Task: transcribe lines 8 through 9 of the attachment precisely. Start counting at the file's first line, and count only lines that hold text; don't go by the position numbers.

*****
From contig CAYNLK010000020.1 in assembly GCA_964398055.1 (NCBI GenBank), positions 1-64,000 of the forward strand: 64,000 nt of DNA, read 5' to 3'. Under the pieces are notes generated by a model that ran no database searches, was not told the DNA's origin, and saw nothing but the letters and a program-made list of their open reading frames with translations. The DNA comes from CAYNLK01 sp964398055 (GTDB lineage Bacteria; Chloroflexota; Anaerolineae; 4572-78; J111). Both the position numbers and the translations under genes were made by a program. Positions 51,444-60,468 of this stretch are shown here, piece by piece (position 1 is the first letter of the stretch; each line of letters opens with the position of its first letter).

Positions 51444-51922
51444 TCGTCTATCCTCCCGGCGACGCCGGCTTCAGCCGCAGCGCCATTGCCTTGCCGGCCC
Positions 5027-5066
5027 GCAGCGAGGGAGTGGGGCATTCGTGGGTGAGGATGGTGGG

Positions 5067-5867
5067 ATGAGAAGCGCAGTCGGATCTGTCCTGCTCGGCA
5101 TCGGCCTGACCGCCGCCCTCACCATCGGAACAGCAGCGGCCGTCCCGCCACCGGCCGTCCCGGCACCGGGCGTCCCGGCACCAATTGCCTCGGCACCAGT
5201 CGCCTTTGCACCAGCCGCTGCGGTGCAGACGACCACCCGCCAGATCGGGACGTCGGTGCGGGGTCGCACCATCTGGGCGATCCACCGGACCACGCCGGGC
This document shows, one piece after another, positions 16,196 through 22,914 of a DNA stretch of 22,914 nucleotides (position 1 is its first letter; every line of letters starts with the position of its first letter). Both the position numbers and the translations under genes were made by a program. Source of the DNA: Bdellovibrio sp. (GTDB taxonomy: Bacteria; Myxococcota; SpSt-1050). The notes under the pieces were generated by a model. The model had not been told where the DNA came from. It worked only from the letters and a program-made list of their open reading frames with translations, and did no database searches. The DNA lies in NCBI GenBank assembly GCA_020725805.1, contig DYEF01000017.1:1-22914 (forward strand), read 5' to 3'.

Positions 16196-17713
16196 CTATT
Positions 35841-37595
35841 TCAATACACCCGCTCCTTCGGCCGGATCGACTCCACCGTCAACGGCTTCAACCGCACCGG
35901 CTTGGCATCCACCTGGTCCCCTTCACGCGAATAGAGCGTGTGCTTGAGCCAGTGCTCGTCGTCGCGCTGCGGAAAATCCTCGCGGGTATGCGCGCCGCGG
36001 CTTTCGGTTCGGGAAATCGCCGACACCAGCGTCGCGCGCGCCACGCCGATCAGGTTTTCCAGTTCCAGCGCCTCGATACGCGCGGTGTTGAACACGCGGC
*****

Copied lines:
5101 TCGGCCTGACCGCCGCCCTCACCATCGGAACAGCAGCGGCCGTCCCGCCACCGGCCGTCCCGGCACCGGGCGTCCCGGCACCAATTGCCTCGGCACCAGT
5201 CGCCTTTGCACCAGCCGCTGCGGTGCAGACGACCACCCGCCAGATCGGGACGTCGGTGCGGGGTCGCACCATCTGGGCGATCCACCGGACCACGCCGGGC